Wages and pensions: below the poverty line

Social standards have not been raised in Ukraine since late 2013. Given the fall of UAH, this has resulted in a $41 minimum pension and a $53 minimum salary. This is lower than the UN-fixed poverty line of $5 a day or $150 a month.

Today Yatsenyuk is promising to raise the social standards on Dec 1, 2015. He says, “We have no money but we will try to find it.” It’s like he is going to accomplish some feat - a true “hero of our time,” isn’t he? But he seems to have forgotten that according to his own budget for this year, he is obliged to ensure such a raise. Besides, just a $7 raise to the minimum salary and a $5 raise to the minimum pension for the next two years is hardly something he can boast of.

And one more anti-record: as of July 1, 2015, Ukraine companies owed their employees a total of 2bn UAH. This sum would be even higher were it not for the State Statistics Committee’s decision to “check the statistics.” As a result of this “check,” the debt has been reduced to 1.32bn UAH.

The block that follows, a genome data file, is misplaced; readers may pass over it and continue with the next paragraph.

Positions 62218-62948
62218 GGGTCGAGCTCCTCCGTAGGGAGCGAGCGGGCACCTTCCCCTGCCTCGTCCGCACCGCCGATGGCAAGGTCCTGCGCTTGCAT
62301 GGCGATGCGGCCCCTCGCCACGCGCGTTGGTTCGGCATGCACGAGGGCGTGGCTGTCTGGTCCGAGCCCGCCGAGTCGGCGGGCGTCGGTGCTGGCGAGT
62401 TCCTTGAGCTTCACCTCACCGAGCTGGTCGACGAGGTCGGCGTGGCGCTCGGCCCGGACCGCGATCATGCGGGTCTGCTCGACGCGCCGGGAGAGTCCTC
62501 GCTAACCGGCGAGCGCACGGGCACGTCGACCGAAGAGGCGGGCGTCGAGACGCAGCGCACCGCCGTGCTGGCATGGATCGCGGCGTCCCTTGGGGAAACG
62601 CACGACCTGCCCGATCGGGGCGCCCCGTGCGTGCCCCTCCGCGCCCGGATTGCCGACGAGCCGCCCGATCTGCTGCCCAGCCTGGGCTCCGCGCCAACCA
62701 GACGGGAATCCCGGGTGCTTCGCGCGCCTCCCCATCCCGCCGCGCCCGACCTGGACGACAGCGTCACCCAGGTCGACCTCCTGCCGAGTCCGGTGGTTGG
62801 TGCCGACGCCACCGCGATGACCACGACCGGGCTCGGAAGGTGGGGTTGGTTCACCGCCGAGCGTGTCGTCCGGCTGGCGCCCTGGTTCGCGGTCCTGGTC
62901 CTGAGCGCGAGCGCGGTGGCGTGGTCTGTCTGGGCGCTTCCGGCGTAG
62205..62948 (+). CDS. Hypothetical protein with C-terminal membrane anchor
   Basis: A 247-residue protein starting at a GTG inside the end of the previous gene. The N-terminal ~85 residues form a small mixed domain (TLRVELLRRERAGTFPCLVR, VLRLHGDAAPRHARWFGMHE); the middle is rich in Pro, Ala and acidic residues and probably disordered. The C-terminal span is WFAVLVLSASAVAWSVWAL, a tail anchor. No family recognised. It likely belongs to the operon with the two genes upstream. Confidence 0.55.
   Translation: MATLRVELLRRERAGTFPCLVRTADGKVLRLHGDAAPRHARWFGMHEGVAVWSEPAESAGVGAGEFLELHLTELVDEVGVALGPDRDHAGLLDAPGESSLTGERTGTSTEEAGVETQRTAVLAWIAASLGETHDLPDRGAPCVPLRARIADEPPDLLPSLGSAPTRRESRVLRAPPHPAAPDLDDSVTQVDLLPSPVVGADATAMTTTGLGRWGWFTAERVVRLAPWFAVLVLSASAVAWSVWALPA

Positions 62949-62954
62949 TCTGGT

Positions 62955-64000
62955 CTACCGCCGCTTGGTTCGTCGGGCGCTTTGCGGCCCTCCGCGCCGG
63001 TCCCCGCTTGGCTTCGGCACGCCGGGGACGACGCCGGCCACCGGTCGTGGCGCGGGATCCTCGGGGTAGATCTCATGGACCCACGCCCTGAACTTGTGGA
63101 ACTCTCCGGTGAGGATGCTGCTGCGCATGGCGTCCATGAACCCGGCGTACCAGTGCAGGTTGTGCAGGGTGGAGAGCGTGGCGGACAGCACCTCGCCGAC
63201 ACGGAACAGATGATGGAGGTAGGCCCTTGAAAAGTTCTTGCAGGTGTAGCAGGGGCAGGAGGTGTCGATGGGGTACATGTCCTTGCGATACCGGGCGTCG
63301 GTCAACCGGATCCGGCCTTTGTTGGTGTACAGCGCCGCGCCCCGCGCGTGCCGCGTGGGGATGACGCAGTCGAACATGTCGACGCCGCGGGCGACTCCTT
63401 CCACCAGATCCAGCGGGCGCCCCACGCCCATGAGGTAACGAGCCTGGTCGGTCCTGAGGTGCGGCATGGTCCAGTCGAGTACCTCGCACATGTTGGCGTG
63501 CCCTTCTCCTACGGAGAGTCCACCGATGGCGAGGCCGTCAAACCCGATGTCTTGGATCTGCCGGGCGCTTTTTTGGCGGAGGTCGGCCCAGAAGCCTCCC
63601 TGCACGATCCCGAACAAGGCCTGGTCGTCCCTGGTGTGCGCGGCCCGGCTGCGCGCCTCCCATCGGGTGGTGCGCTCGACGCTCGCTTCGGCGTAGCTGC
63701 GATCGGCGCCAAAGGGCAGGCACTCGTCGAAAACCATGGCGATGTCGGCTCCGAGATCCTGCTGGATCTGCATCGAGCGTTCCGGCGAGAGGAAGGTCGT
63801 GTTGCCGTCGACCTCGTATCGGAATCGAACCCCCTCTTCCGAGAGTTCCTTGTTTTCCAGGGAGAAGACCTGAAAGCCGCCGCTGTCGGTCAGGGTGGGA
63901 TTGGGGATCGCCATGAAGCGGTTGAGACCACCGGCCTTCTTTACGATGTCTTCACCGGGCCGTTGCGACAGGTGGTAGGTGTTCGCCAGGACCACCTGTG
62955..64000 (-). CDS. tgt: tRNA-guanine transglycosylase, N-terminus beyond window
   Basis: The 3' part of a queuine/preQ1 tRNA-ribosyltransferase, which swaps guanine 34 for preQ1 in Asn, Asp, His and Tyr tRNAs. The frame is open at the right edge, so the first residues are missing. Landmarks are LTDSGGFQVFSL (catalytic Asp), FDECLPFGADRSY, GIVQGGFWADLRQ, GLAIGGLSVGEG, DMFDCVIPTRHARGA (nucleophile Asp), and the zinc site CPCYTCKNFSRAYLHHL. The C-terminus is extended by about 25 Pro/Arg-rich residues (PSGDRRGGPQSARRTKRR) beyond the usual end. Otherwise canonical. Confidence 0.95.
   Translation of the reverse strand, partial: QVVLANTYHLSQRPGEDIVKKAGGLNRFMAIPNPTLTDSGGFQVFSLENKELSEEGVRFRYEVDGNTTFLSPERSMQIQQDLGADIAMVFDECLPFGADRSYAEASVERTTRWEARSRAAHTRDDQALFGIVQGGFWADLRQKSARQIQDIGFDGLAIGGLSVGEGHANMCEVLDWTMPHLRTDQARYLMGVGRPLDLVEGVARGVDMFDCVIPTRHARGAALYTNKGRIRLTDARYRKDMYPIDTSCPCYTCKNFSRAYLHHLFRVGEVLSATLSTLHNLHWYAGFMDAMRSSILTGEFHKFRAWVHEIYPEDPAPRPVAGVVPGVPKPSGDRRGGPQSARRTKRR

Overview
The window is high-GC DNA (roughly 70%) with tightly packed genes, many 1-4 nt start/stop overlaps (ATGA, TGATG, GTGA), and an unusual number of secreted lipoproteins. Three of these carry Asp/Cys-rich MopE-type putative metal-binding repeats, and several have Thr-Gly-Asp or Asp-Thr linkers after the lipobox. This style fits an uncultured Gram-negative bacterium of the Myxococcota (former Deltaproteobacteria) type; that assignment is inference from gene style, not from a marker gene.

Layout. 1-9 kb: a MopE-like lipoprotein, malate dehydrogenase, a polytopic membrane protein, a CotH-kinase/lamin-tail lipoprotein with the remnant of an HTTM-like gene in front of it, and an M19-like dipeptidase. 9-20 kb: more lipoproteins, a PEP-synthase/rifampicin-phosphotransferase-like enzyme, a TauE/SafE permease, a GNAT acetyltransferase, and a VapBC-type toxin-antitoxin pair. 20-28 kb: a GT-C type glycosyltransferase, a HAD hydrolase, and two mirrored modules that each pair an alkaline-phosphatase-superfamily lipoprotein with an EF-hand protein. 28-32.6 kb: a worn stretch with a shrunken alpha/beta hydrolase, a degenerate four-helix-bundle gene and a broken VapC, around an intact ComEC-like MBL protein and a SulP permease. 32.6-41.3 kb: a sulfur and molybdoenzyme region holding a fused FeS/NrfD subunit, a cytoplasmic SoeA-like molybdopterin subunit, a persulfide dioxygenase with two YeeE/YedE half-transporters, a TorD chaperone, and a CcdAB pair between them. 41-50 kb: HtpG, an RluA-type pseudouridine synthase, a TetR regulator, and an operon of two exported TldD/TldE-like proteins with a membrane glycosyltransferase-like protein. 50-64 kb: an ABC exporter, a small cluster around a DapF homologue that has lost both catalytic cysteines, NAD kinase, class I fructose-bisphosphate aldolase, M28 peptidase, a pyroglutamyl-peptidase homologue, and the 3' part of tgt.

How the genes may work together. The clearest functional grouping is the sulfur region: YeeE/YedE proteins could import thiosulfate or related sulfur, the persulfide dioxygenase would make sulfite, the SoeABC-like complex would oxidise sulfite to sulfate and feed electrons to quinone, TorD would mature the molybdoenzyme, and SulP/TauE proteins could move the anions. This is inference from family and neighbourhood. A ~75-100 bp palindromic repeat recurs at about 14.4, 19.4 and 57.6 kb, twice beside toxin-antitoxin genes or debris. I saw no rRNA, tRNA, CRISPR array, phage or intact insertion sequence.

Corruption: omnipresent

Corruption in Ukraine is like cancer – it has “metastases” everywhere. On Transparency International’s Corruption Perceptions Index 2014, the country was 142nd out of 175 countries with just 26 points and well behind Georgia, Moldova, Belarus, Russia and Kazakhstan.  

So, no surprise that the first thing each new Ukrainian government does is declare a war against bribery. In the acting government there was even a person, Sergey Kaplin, who suggested death penalty for corruption.

Experts see no reason in such punitive measures and suggest preventive methods, like cutting the number of public servants and raising their wages.

Such simple measures - plus close public control - could be a good weapon against corruption. But nobody will use them as the real goal of the acting authorities is not to destroy corruption but to declare a war against it and to do it as loudly as possible.

Ruslan Vesnyanko, analyst (Kiev), specially for EADaily